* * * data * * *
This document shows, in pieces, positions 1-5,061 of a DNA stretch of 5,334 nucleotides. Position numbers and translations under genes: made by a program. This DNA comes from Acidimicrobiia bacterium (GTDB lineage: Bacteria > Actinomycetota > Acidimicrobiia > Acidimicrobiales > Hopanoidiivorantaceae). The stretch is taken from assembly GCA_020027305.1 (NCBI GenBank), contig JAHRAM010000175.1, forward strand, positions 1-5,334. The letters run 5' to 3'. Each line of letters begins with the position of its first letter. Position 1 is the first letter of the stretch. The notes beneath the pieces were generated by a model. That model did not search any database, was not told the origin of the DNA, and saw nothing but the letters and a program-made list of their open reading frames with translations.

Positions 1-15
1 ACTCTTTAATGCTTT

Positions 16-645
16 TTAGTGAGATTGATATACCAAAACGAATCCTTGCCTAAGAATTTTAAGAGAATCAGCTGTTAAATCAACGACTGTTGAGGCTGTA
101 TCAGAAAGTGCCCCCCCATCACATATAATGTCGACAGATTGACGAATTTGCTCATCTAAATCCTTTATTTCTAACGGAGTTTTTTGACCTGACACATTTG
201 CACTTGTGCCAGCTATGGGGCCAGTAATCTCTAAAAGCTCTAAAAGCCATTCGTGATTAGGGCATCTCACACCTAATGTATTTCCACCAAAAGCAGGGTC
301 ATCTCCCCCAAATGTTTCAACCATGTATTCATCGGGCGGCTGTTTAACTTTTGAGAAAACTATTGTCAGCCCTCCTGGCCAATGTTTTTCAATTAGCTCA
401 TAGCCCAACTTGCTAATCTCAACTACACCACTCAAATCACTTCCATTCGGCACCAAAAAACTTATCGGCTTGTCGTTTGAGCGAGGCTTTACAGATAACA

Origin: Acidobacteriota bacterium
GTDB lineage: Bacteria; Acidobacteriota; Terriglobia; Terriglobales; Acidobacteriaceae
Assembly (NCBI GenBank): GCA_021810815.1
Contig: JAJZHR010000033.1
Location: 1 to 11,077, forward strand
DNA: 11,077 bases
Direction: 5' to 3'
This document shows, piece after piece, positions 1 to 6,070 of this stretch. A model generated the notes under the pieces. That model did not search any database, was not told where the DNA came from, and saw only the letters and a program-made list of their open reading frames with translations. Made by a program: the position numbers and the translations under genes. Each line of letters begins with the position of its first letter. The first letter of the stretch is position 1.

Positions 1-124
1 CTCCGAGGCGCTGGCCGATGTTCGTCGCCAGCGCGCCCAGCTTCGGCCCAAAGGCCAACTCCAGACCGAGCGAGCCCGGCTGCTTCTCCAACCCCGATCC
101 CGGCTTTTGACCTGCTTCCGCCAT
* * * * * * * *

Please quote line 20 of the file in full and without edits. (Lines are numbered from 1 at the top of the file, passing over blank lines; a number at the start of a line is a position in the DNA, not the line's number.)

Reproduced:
101 CGGCTTTTGACCTGCTTCCGCCAT